Jeremy Corbyn is the exception which proves the rule. Selected directly by the people after several Labour MPs misused their veto over candidates, Corbyn now faces constant challenges from his ‘moderate’ flank. The new Labour leader is right: this was never about personality. His opponents simply fear that no one will benefit when his ambitious ideas, like those of Syriza’s Alexis Tsipras before him, rub up against the powerful constraints of globalised capitalism. In his reluctant endorsement of the Remain campaign despite obvious personal disapproval, Corbyn has already rehearsed the fate of his broader challenge to politics as usual.
A referendum offers all British voters the same kind of opportunity that Labour supporters had a year ago. Bypassing the filters of the parliamentary system, we have what Johnson in the Telegraph labels “a chance that will not come again.” It is a chance for direct democracy to stick two fingers up at the hegemonic economic narrative which has told us we cannot afford substantial choice in general elections. Remain’s constant hammering of the economic argument to stay in Europe can only serve to make it more appealing to vote to leave.
Repurposed as a perspective on Brexit, Slavoj Žižek’s 2002 account of the rise of the far-right remains as pertinent as ever. Observing the theatrics of Jean-Marie Le Pen and his ilk, Žižek argues their appeal is derived from their perceived willingness to set the pace, to break norms, to fly in the face of apparent economic necessity. Even in 2002, voters appeared to have been disenfranchised by a liberal-democratic consensus which served to insulate the markets from the risk of any substantive political event. Now as then, disillusioned citizens have been drawn to a far-right which throws economic sense to the wind in pursuit of almost fetishised social priorities: if a recession is the price we must pay for keeping out migrants, the thought goes, so be it.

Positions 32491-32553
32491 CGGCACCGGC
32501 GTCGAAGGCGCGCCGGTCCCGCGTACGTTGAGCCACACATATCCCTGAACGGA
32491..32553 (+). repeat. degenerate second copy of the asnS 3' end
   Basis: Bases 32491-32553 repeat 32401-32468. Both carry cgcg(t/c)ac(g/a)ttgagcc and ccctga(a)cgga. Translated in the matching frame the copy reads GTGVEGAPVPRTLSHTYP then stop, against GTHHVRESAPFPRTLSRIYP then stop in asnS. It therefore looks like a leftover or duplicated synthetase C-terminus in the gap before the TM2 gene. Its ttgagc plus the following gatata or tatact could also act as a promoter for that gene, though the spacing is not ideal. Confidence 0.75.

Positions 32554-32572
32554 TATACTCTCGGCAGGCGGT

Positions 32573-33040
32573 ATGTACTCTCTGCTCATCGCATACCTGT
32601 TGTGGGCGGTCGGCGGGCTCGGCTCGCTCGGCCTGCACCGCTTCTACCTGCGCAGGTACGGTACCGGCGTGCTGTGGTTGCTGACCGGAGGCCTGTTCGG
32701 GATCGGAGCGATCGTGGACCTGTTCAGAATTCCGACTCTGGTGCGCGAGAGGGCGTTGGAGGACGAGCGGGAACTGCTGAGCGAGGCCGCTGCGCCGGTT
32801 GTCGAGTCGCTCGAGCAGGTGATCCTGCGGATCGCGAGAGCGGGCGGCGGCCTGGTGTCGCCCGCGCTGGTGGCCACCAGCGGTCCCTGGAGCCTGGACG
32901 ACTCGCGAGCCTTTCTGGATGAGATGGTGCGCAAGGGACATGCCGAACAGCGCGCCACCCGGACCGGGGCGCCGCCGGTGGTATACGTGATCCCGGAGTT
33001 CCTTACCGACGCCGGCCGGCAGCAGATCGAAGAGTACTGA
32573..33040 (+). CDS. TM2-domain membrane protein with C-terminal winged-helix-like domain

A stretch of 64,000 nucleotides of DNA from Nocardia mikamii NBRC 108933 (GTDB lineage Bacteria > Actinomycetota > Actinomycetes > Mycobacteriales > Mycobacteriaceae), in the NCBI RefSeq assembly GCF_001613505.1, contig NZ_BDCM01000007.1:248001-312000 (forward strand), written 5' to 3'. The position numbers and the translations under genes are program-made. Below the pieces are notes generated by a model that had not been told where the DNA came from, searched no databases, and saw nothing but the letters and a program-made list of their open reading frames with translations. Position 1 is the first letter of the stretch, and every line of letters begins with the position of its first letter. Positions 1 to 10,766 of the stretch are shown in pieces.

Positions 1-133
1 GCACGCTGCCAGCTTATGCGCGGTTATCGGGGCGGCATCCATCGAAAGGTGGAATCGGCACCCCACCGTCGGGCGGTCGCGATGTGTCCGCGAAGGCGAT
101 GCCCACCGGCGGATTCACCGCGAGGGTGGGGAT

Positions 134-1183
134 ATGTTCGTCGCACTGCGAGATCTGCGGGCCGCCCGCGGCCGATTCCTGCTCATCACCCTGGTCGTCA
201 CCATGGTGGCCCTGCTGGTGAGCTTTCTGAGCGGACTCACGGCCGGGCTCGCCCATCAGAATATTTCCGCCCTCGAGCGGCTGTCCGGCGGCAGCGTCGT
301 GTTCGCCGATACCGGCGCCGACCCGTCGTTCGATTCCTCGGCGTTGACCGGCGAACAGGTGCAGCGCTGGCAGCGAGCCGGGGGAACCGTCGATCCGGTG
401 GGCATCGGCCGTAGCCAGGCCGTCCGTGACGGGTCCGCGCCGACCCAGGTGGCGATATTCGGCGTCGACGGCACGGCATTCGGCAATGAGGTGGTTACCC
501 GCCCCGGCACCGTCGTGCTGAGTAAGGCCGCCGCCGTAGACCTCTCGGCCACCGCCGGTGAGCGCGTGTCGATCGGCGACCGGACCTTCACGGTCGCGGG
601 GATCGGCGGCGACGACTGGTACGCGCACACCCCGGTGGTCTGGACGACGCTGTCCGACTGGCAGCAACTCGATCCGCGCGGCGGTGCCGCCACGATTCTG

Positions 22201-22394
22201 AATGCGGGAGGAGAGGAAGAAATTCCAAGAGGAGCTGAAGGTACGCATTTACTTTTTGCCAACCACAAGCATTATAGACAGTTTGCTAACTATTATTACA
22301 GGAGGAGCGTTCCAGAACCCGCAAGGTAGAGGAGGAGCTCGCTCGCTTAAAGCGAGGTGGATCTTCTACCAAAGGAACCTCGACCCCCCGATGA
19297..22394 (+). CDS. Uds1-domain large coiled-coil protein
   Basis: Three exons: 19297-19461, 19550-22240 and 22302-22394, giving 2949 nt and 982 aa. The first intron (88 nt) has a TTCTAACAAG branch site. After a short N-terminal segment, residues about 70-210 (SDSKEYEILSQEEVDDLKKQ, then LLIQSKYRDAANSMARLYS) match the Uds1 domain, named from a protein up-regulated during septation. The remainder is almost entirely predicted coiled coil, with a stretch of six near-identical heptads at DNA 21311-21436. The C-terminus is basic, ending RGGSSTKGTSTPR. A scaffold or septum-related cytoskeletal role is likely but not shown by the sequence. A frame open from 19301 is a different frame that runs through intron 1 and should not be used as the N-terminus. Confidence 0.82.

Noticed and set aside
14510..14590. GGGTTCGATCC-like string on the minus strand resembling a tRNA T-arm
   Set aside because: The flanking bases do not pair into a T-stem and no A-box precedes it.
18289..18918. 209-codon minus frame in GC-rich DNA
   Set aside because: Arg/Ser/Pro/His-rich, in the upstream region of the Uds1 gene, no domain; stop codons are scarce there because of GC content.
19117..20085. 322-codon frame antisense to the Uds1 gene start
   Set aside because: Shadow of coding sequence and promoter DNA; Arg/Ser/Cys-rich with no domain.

This casual disregard for consequences is short-sighted, usually unpleasant and often – as we now know too well – outright dangerous. Activists for staying in the EU can take pride in the fact that their uninspiring moderation has, up to now, rendered the very idea of Europhile violence a nonsense. But implied in the careless rhetoric of Farage and Johnson is a radical reordering of priorities – which the left would do well to reclaim for the forces of tolerance.
The British left has acquiesced too readily in a Remain campaign that feels too much like the status quo reasserting itself. Dutifully knocking on doors to get out the vote for a referendum that many of us never thought should take place, we have only served to reinforce the perception that voting is an obligation levied upon us periodically for the maintenance of an advanced capitalist economy. Political participation must not be a rubber-stamping exercise for the compromises economic necessity has already forced us to make.
The left, too, must show itself willing to break with logic, for as long as ‘logic’ means the non-negotiable demands of global capital. We do not welcome migrants on the basis that they contribute marginally to raising GDP. We do not argue for European co-operation because markets are too fragile for us to leave.
Our hearts beat to a different kind of logic: that of solidarity, community and a life beyond alienation. Those goals, like the flurries of misguided nationalism we see around us, are also incompatible with the conventional economic wisdom. If we are to achieve them, we must be bold enough to say: your Leave vote is economically risky, but I have much better reasons to oppose it. In a tragic week of blood and bile, the case for unity and understanding rises above bean-counting.
Photo: Garry Knight/Flickr